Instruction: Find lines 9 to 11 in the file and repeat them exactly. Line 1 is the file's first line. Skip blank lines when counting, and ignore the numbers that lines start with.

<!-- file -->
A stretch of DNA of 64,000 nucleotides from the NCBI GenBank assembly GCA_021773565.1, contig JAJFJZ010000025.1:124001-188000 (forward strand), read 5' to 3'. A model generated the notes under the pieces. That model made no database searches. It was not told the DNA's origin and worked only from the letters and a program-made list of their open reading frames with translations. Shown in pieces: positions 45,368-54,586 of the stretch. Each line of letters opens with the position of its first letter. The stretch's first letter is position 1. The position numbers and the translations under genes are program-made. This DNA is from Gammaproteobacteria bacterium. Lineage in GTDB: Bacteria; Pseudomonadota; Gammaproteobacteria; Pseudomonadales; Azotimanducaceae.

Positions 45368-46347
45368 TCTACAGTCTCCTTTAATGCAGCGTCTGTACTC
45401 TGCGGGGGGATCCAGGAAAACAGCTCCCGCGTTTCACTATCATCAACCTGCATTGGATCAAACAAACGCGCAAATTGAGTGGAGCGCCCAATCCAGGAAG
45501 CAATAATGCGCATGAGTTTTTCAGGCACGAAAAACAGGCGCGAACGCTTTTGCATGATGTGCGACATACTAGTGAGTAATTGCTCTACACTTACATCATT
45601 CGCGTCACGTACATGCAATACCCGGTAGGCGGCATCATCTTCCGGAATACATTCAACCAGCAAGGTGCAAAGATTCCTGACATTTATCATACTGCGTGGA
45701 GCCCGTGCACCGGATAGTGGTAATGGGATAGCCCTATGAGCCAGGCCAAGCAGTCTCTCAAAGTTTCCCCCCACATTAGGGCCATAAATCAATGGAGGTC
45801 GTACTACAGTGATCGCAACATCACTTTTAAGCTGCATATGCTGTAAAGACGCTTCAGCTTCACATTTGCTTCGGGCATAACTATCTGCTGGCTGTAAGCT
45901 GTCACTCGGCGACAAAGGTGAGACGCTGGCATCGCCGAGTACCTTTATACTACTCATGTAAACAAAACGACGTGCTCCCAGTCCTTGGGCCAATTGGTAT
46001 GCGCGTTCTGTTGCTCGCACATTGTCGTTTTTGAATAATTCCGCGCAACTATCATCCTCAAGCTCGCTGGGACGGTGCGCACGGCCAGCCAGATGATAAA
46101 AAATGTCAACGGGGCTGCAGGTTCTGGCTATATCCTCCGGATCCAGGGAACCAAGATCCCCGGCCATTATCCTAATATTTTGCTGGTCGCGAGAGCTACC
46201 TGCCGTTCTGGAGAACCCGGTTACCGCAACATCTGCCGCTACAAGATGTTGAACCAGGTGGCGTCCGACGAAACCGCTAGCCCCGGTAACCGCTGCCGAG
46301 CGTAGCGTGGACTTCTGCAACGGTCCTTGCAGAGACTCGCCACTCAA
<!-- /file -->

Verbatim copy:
45901 GTCACTCGGCGACAAAGGTGAGACGCTGGCATCGCCGAGTACCTTTATACTACTCATGTAAACAAAACGACGTGCTCCCAGTCCTTGGGCCAATTGGTAT
46001 GCGCGTTCTGTTGCTCGCACATTGTCGTTTTTGAATAATTCCGCGCAACTATCATCCTCAAGCTCGCTGGGACGGTGCGCACGGCCAGCCAGATGATAAA
46101 AAATGTCAACGGGGCTGCAGGTTCTGGCTATATCCTCCGGATCCAGGGAACCAAGATCCCCGGCCATTATCCTAATATTTTGCTGGTCGCGAGAGCTACC